Jesus tap-dancing Christ, DehDeh, I MUST have that book! While I must admit to only buying nice happy meat sometimes (dude, SO expensive) and finding Alice Waters quite iritating in her zealousness, I support your raging against the machine that is Tesco's. Henceforth I too will closely examine my Safeway El-Cheapo Productions chicken for hock burns and carry on considerably to all and sundry should I find them. Furthermore, I will totally be there to catch the offal when we butcher our first cow in the name of Julia Child, mother of us all.

Luv n' boudin, baby!

5:16 AM  
Blogger dev said...

The Meat Book is excellent, and can be found on Amazon for $33, which is quite good, considering how the exchange rate is running at the moment. It is worth the buy, as it is a fail-safe guide for prepartion of really ANY sort of meat (especially excellent on roasts, with brill jazzy recommendations if you are a Gravy Queen like myself), but before reading it I recommend that you are pretty certain that you want to make a change, because it is quite convincing. Or at least it was for me, but the truth is that I wanted to be convinced-- the ability and knowledge to eat and cook responsibly gives me justification for not going over to the dark side of vegetarianism, which has called to me all my life.

9:18 AM  
Anonymous Podchef said...

I can only hope The Meat book touches more people in the States. It is something that should be mandatory reading for culinary students. I knew the schpiel long before I read it but it still caused me a shift in consciousness.

I've blogged and podcast about the experience but here's a digest version. I am currently raising chickens for meat to sell. I have raised them many times before. We usually have laying hens as well. This was the first time I bought both cornish cross meat birds and laying hen chicks at the same time.

Within 4 weeks the Cornish Cross were 4x the size and having troubles. I realized that through breeding they have been bred to be greedy pigs. Then I lost a few mysteriously. I believe by heart attack.

At 43 days old (The industry standard) I took one that was healthy enough but just never got up. It dressed out at 3.5 pounds. A good size. I dry plucked it and treated it with respect. It was delicious and so unlike a battery chicken.

Now at almost twice that age the remaining 23 chickens can barely walk. They are so big they shuffle about and collapse, exhausted. I've seen too many humans which do the same. These cornish cross have plenty of access to fresh grass and the outdoors. I change the litter in the house regularly. The layers all seem to thrive, and almost all flock out of the house every day. Only about 8 of the meat birds have ventured outside and one day when I forced them all out the didn't stay more than a second.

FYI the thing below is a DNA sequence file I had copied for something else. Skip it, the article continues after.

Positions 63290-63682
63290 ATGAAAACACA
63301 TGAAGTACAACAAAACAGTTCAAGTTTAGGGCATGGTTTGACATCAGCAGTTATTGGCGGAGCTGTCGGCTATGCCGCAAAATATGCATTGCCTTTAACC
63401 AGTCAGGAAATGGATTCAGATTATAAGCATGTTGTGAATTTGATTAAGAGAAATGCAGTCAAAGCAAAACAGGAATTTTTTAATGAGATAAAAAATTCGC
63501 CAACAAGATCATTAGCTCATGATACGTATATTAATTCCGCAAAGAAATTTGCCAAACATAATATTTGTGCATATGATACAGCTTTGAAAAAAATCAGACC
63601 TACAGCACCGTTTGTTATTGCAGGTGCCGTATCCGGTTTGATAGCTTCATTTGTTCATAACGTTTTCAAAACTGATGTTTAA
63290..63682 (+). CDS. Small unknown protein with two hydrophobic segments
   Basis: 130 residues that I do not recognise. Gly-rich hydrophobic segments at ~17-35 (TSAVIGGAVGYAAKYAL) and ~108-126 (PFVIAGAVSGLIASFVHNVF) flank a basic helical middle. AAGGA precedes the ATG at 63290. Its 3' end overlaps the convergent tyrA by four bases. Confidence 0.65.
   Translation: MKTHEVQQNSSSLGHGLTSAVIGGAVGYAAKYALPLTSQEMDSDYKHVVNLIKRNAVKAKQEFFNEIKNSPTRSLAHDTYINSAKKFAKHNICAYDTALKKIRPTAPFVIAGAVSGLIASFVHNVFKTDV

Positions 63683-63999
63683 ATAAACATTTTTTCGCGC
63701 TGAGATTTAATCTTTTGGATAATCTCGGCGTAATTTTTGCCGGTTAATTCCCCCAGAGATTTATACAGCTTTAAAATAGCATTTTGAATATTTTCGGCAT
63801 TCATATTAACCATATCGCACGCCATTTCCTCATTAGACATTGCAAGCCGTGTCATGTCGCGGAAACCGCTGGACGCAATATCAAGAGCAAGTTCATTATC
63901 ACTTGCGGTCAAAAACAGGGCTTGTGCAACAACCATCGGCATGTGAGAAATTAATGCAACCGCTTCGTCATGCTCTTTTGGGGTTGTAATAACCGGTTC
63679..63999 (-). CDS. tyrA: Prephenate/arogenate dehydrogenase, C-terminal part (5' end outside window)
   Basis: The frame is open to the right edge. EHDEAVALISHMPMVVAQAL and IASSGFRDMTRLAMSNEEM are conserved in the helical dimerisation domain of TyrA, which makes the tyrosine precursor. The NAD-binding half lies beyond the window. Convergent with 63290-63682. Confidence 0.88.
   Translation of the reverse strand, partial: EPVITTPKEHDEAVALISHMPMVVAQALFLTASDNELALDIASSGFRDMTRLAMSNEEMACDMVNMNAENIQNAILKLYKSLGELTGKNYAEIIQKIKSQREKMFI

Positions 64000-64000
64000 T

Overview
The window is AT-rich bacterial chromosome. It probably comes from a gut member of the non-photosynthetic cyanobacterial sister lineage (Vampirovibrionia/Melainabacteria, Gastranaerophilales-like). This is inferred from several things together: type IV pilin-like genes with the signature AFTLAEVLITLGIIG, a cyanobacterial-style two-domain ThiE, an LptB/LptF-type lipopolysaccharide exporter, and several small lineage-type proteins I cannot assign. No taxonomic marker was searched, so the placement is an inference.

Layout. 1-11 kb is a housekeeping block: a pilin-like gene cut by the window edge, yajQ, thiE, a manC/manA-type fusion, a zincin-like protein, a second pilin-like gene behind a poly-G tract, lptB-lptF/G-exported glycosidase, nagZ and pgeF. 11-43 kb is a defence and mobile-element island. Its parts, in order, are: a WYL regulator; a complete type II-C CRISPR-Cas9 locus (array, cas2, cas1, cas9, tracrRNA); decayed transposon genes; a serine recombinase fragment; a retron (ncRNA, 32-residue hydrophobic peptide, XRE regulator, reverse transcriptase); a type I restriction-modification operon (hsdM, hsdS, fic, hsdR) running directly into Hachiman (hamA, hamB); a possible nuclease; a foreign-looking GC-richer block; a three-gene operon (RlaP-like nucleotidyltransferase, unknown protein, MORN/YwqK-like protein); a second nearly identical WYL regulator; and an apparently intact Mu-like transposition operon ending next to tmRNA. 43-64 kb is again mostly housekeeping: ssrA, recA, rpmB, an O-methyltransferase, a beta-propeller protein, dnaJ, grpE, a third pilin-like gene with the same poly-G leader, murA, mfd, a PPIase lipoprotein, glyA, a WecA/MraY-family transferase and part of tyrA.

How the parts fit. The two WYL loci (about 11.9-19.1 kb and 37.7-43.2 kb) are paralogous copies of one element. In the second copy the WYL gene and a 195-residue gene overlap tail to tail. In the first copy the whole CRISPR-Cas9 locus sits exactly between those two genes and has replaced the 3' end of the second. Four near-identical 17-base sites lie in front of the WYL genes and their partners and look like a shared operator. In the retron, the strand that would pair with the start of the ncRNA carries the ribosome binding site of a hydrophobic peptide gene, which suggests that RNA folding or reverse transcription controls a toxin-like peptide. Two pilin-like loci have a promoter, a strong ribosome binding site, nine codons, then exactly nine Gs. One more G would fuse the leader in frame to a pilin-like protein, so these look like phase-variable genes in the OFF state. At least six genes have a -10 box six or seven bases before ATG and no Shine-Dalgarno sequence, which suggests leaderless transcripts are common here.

My eyes have been opened. The standard meat chicken is a gross, genetic mutant. I will never raise them again. Mine don't quite have hock burn, but they are missing most of their under-feathers. From now on I will only raise true cornish birds perhaps crossed with dorkings or orpingtons and let them live 6 months instead of 3. Net result--a better tasting bird, although smaller.

2:12 PM  
Blogger dev said...

Hey, PodChef-- thanks for commenting. Your experiences with the Industry Mutants sound enlightening, if a little disturbing. I think its great that you are raising your own, and that you are veering away from the freakishly meat-heavy birds-- there are a lot of wonderful chickens out there that aren't getting a good chance to be eaten! Plus, old chickens? Make the best stew.
How did you find us? (I have decided that you are not an acquaintance who has been secretly raising chickens in an Edinburgh flat-- do correct me if I am wrong)

4:14 PM  
Blogger Lucky Duck said...

Chicken in a basket? I had that once in Denny's when I was about 10 and it's one of the main reasons why my parents and I are now divorced.

Your post did induce some guilt because while I'm not big on the whole chicken consumption thing (that's right I'm a white person),if I do buy it I always go for a couple of big juicy looking breasts.I promise I will buy smaller ones from now on.

I've never noticed hock burns on a chicken before but will keep my good eye peeled for them in future. Generally, I try my best not to look at the whole chickens in supermarkets because they look too much like ... well... dead chickens, not to mention a bit like the freshly shaved leg of a fat peely-wally Scottish person.

I'll stick to the beef thanks; it helps fuel my mad behaviour.

4:59 PM